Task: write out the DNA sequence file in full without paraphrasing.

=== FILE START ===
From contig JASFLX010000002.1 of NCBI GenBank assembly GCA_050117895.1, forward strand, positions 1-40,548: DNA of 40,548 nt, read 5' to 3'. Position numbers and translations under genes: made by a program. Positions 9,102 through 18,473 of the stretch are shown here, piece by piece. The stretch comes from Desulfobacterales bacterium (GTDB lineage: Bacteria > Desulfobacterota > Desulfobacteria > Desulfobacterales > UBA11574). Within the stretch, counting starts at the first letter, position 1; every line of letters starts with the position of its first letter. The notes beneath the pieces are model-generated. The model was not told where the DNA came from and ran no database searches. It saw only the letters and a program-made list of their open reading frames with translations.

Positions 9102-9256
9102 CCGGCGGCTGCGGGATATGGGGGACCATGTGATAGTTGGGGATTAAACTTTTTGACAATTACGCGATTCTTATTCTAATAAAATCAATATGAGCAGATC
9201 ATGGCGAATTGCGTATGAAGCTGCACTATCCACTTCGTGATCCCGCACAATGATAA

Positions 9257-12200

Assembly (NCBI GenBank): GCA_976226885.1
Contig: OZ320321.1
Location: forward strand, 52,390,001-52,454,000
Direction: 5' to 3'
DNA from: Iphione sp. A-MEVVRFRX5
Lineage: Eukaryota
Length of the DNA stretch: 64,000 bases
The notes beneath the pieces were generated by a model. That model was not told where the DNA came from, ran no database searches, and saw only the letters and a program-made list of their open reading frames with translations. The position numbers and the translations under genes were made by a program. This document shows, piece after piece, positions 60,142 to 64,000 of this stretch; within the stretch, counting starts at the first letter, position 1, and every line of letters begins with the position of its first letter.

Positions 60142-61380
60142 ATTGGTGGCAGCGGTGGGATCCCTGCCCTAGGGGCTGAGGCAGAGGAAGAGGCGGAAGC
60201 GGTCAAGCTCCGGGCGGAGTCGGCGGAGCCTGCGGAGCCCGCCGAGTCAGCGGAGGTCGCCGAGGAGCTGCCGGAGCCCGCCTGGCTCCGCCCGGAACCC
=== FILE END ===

From contig JASFLX010000002.1 of NCBI GenBank assembly GCA_050117895.1, forward strand, positions 1-40,548: DNA of 40,548 nt, read 5' to 3'. Position numbers and translations under genes: made by a program. Positions 9,102 through 18,473 of the stretch are shown here, piece by piece. The stretch comes from Desulfobacterales bacterium (GTDB lineage: Bacteria > Desulfobacterota > Desulfobacteria > Desulfobacterales > UBA11574). Within the stretch, counting starts at the first letter, position 1; every line of letters starts with the position of its first letter. The notes beneath the pieces are model-generated. The model was not told where the DNA came from and ran no database searches. It saw only the letters and a program-made list of their open reading frames with translations.

Positions 9102-9256
9102 CCGGCGGCTGCGGGATATGGGGGACCATGTGATAGTTGGGGATTAAACTTTTTGACAATTACGCGATTCTTATTCTAATAAAATCAATATGAGCAGATC
9201 ATGGCGAATTGCGTATGAAGCTGCACTATCCACTTCGTGATCCCGCACAATGATAA

Positions 9257-12200

Assembly (NCBI GenBank): GCA_976226885.1
Contig: OZ320321.1
Location: forward strand, 52,390,001-52,454,000
Direction: 5' to 3'
DNA from: Iphione sp. A-MEVVRFRX5
Lineage: Eukaryota
Length of the DNA stretch: 64,000 bases
The notes beneath the pieces were generated by a model. That model was not told where the DNA came from, ran no database searches, and saw only the letters and a program-made list of their open reading frames with translations. The position numbers and the translations under genes were made by a program. This document shows, piece after piece, positions 60,142 to 64,000 of this stretch; within the stretch, counting starts at the first letter, position 1, and every line of letters begins with the position of its first letter.

Positions 60142-61380
60142 ATTGGTGGCAGCGGTGGGATCCCTGCCCTAGGGGCTGAGGCAGAGGAAGAGGCGGAAGC
60201 GGTCAAGCTCCGGGCGGAGTCGGCGGAGCCTGCGGAGCCCGCCGAGTCAGCGGAGGTCGCCGAGGAGCTGCCGGAGCCCGCCTGGCTCCGCCCGGAACCC